A school for 'dropouts'

Vigyan Ashram, a vocational education school in Pabal, Maharashtra, gives all students a second chance. It teaches innovation and creativity and encourages them to learn by doing.
An Ashram built by its students, for its students An Ashram built by its students, for its students

'Development through Education and Education through development’ is the motto of Vigyan Ashram, a residential school situated in Pabal, Maharashtra. Dr.Kalbaug founded Vigyan Ashram on the principles of natural systems of learning.

A Ph.D in Food Technology from the University of Illinois, Chicago USA, Dr Kalbaug used to spend his weekends at ranches in rural areas near the University to observe and study the life of the farmers there. He noticed that they used science and technology not only in agriculture but also in their day to day lives. This is the learning he has brought to Vigyan Ashram.

He wanted to build a space for rural youth, particularly dropouts. The philosophy is that most of the things we can do and claim to be experts at are learned by keeping work as the center of learning. This is enabled in their courses, which are 80% practical and 20% theory. 

Find out more about Vigyan Ashram in this video

The Ashram offers two courses - a Diploma in Basic Rural Technology (DBRT) and an Introduction to Basic Technology (IBT). Broadly, engineering, energy & environment, agriculture & animal husbandry and home & health are the four components taught. Approximately 30-50 students are admitted to the residential courses. Both these degrees require the student to earn at least Rs. 1000 before they are allowed to graduate. In a unique set up where they are surrounded by nature to think, the students apply basic concepts of physics, biology, chemistry and logic to set out as entreprenuers.

'If someone wants to be a mason, then they must know how to build a house', says Yogesh Kulkarni, Director of the Ashram.

The Pabal Dome, popularly called the igloo-like structure, is cost-effectiveand can be installed in less than a fortnight!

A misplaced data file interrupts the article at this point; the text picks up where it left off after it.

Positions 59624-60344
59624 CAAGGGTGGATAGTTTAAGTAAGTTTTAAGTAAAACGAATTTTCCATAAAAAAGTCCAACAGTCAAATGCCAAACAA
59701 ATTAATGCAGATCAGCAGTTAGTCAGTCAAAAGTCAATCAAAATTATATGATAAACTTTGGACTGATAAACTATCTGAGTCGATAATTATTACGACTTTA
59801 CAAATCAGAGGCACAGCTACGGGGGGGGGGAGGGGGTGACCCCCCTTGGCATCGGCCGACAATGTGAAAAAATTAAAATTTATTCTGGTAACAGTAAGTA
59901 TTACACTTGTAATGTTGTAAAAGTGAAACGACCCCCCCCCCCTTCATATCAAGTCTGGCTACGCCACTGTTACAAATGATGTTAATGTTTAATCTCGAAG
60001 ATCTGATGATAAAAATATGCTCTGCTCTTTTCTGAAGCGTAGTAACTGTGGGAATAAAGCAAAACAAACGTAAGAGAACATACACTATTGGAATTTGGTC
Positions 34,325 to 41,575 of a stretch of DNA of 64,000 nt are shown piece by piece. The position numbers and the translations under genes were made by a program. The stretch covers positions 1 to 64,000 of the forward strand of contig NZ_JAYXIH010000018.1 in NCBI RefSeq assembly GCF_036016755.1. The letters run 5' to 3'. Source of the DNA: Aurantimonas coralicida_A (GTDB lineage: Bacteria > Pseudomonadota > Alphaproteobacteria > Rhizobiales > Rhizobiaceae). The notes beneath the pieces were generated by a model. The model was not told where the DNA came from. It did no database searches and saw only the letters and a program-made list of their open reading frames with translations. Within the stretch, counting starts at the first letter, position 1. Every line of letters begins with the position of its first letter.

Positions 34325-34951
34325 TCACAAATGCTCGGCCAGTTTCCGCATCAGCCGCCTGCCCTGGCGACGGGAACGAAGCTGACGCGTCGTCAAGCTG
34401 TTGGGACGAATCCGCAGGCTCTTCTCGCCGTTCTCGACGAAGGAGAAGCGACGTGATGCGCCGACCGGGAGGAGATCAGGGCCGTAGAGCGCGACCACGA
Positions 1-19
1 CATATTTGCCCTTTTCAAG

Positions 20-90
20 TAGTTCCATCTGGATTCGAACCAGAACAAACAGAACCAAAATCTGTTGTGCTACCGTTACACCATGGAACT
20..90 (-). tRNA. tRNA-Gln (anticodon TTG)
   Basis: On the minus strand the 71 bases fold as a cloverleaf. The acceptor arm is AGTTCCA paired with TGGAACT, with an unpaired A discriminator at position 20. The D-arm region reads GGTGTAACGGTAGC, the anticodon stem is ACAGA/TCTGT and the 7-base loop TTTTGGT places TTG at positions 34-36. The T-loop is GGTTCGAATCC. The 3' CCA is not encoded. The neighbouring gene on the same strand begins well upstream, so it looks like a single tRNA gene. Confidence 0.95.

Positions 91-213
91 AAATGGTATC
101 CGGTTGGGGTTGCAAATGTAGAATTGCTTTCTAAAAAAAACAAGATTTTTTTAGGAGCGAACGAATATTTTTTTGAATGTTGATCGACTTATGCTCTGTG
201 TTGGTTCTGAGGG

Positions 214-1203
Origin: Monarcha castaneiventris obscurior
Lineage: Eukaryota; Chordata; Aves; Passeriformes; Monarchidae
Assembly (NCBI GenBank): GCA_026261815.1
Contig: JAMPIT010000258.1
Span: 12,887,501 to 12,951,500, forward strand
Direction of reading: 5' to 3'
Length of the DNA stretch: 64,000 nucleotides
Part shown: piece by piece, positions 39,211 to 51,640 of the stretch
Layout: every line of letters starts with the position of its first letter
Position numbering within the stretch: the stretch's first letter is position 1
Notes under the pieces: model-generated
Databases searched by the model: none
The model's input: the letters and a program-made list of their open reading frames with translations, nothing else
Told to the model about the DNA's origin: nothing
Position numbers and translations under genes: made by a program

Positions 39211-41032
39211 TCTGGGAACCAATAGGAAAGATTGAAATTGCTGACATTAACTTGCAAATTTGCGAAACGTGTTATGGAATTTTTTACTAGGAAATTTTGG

The igloo-shaped house, commonly called the Pabal dome, is a a low cost desic-dome developed by the students a few years ago. It only costs Rs. 150/sqft and can be constructed in less than a fortnight. The uniform distribution of load and the round shape of the dome make it ideal for areas prone to earthquakes and cyclones. Another advantage of the dome is that it traps heat because of its structure, so it keeps the room warm in winters and cool in summers.

Every building, every wall is some students' practical exam, making this a true space of learning by doing. One year they developed a solar energy station for their kitchen based on information from the internet and encyclopedias. Till date, this is used to cook all their meals! 

The solar energy station that runs the kitchen

Pabal is located in Shirur Taluka, which gets about 650 mm of rainfall in a year. It was one of the severly affected villages in the drought of 2007. The students at Vigyan Ashram found out  that farmers were encouraged to build farm ponds under the Rashtriya Krishi Vikas Yojana. But they didn't stop with just helping with this. Their experiments led them to the world of aquaponics! 

What is aquaponics?

Aquaponics is simply the integration of hydroponics (cultivation of plants without soil) and aquaculture (fish farming). The nitrogen-fixing bacteria convert the ammonia into good nitrogen for the plants and therefore, the plants yield better. The school's website has more information about their aquaponics system.

  Aquaponics setup - Floating (Source: Waleed Alzuhair Flickr)

Promptly, an experiment space-a pond with 5*3*1.5M (capacity of 70,000L) dimension - was set up within the campus and observations noted. Since a part of their curriculum involves working on local issues, this experiment was shared with farmers who stay nearby. The students monitor the growth of the plant, the size of the yield and the value of the crop in the market in order to complete their documentation.

This entire set up can be done for less than Rs. 1 lakh depending on the size of the fish pond and the area that needs to be cultivated. Although the Ashram has run this on a small scale, they hope to increase their capacity. Presently, their farm pond (dimension of 50*30*5M) holds up to 40 lakh litres of water. 

Plants grown through the system of Aquaponics give better yield than the others. Brocolli is grown in the Ashram.

Plants that are not grown with the help of the aquaponics are also monitored. Visibly, they show lesser growth. This case study that showcases the comparison is also shared with the farmers. Technical assistance of any kind is also provided should they show interest in it. 

This unique space in Pabal is mentioned in MIT's FabCenter. Of the five Fab Labs in India, Vigyan Ashram is the only one which is present in a rural space. It is also a creative hub where students make 2W Solar Chargers, cutting edge technology for Dry Fruit Roll Cutters less than 2mm to making 3D printers! 

This model of learning through creative thinking has now been taken to outside schools. Employees and students of the Ashram teach others in their own unique style for 4 hours every Thursday.

Director Yogesh Kulkarni says, "This model has brought in amazing results. Simple indicators like students attendance going up on Thursdays is enough to tell you that this system works. It is rewarding to see kids bright and up for developing things".

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